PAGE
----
Edit to add: The plugin cards were way more than controllers. They were (analog) computers too, fulfilling signal processing functions, and other computations, the poor little PDP could not hope to keep up with. For example, one device detected, I presume using analog circuitry, the peak of the first arrival of a sound wave transmitted through earth and mud, across a couple of meters. The card would report the time between the click and the peak of that arrival, back to the PDP. Nowadays you'd digitize the signal and write a program to look for the peak. Back then you designed circuits!
The thing booted up but there was no display--the integrated screen was somehow blown. So I got a suitable television and that worked, modulo the TV's overscan clipping off the first character on every line. I then found enough adapters to get it to print, connected a dot matrix printer with continuous forms (just like Wang intended!) and printed every single document on the disk drive. Imagine.
It came to perhaps a thousand pages.
While the mainframe was of course the ultimate authority of what was what, for everyone, our local department just wanted to do some basic employee management on the then new wave of Windows 3.1-based softwares running on local PCs.
But how to populate the PC data? Obviously retyping it was the only possible way, and I was hired literally to do that and nothing else for a month. First thing I said, naturally, was "why not just export it from the mainframe?"
Not possible, I was assured. The mainframe was a secure device for storing secure data and no talk of exporting would ever get through the layers of bureaucracy. The mainframe terminal had no disc drive or local storage, being a thoroughly secure device with a secure connection through the secure floorboards. And anyway, I was hired as a typist so would I please get on with it for the next month, which was how long they had estimated would be required.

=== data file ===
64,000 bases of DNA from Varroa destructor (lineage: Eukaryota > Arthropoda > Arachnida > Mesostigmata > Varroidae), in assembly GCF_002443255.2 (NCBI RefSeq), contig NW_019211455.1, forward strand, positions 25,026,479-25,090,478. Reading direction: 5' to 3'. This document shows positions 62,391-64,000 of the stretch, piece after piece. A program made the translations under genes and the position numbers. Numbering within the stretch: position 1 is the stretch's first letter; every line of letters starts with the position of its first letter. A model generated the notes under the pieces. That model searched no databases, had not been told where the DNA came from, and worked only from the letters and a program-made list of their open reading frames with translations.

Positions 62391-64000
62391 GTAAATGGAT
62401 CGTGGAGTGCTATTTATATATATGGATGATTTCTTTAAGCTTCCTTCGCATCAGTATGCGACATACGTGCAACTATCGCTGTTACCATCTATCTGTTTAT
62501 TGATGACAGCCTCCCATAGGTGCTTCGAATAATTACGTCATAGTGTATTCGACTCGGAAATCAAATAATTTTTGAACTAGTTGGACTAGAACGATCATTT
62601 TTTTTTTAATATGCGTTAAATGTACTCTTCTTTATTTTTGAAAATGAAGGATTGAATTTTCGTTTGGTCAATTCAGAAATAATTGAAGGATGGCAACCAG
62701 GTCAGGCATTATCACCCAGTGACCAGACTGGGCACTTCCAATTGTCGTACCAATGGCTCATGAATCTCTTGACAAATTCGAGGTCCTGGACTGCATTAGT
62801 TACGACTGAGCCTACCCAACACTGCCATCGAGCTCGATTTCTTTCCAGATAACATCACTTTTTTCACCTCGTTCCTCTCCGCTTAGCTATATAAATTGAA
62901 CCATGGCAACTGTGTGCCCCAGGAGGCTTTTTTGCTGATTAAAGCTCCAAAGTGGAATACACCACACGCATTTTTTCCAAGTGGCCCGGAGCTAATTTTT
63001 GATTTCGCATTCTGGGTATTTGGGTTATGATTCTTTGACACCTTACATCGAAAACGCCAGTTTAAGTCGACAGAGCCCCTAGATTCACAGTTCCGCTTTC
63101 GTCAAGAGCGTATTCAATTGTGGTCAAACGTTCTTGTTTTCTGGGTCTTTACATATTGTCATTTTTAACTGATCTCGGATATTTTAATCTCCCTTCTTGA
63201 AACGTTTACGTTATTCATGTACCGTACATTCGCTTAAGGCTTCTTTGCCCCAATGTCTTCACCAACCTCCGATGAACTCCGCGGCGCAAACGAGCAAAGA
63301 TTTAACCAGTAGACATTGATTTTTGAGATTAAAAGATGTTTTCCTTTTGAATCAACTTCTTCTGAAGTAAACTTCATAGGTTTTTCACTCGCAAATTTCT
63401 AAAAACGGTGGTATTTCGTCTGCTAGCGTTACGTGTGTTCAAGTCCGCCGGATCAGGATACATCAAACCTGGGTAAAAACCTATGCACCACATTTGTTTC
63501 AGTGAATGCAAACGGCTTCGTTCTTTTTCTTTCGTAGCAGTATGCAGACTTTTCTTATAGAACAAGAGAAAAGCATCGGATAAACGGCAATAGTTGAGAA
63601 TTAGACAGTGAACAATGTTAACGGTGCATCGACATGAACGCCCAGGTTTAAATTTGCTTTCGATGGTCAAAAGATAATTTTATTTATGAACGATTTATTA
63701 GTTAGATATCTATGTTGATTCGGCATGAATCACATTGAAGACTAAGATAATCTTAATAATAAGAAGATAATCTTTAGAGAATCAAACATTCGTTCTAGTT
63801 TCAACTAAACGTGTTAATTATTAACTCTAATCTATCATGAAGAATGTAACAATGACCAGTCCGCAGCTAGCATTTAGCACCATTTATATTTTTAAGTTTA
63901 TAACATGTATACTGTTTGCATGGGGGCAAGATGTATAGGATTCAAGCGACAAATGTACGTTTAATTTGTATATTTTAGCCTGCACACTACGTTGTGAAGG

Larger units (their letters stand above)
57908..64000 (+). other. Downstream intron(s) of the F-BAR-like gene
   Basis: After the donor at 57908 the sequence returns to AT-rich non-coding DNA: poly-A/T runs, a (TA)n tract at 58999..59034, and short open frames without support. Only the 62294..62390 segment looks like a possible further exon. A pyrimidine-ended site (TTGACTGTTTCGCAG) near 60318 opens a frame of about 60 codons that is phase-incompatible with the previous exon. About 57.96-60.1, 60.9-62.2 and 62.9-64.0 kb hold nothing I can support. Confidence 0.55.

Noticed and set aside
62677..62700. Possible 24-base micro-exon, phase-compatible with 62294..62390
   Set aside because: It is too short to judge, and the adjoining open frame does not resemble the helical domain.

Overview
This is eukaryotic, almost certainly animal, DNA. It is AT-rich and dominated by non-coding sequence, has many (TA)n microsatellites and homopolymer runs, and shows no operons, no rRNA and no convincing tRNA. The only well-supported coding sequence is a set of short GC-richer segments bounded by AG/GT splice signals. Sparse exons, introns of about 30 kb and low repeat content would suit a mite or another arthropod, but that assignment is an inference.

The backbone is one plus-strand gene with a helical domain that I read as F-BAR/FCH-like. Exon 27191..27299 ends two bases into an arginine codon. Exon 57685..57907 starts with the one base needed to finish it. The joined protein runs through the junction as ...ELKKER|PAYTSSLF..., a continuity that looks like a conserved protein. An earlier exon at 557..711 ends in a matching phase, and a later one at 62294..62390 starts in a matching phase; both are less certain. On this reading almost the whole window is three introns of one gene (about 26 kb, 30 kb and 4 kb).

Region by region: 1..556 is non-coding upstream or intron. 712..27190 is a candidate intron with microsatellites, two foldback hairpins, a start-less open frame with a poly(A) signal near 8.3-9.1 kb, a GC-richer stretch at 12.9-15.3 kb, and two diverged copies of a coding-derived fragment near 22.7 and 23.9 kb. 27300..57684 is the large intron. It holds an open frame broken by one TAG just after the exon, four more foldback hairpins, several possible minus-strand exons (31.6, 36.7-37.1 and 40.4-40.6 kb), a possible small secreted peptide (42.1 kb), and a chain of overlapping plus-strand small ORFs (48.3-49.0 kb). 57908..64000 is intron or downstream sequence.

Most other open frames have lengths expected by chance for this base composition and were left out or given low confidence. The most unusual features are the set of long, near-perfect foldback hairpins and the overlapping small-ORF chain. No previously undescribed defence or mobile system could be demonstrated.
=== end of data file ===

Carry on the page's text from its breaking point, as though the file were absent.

An hour later the job was done - with no retyping at all, thank you very much.
How? Well, I'll admit to feeling rather too pleased with myself for knowing that the terminal's attached dot matrix printer was not the only device that could speak RS232. Connected the secure terminal to an entirely not secure PC, and printed everything I wanted straight to disc. Edited the captured file in Wordstar and fairly quickly had a CSV-type file that went straight into the standalone software.
Although I'd effectively instantly put myself out of a job, they were good enough to keep me around. I ended up staying for years.
Three years later (after graduation) I was introduced to an 11/34. Then an 11/44 with 1MB on internal memory and removable disk packs. On to a VAX 11/780, an 11/785, an 11/750, clustering, an 8650, a 6310, etc. I even built a MicroVax I from parts purchased used.
There's a ton of us who still remember 30 and 60 amp power supplies and sequenced spin-up of drive stacks.
And we walked uphill both ways to our jobs with nothing but a TI calculator in our pockets.
Anybody here remember working on TOPS-20 on a DEC-20?
And all the crashes when it was in heavy use late in the evening before some big assignments were due ...
All the DECWriters in the room would simultaneously clatter out "%DECSYSTEM-20 NOT RUNNING", there would be shocked silence for 2 seconds, then all the cries of anguish as everyone realized they hadn't saved the last few hours of work.
Yes, I did a lot of work on DEC-20s in grad school. It was the first machine I used that was connected to ARPANET (precursor to today's internet).
I also spent lots of time on a PDP-11/45, although it was running Unix (Version 7 from Bell Labs), not RSX-11. That machine had the old-style console with a toggle switch for each bit:
To boot it, you'd have to toggle in the address of the boot ROM into the instruction address register.
And, yes, lots of happy memories, especially for the poor students when all the CRTs would send out their chorus of feeps and simultaneous %DECSYSTEM-20 NOT RUNNING messages (as sent by the PDP-11 front end).
That effect was most pronounced at one of the huge Stanford terminal rooms (where, luckily my buddies (Ralph Gorin, Marc Crispin (of later IMAP fame), JQ Johnson, anyone?) were the sysadmins, and not I ;-).
[edit. huh - that's been edited to remove the actual story. Here's the story: http://edp.org/monkey.htm]
The jargon file has lots of great stuff in it (also see "Magic/More Magic"). Some versions have had some dubious stuff added, but that's a big old ball of flame waiting to happen, so I'll say read with caution :-)
I feel old. :-)
I would think "HELP" :)
(They don't have a PDP-11/34, but they have a lot of mainframes and other machines.)
Old machines never die - their users do. Keep the Expensive Machine running ..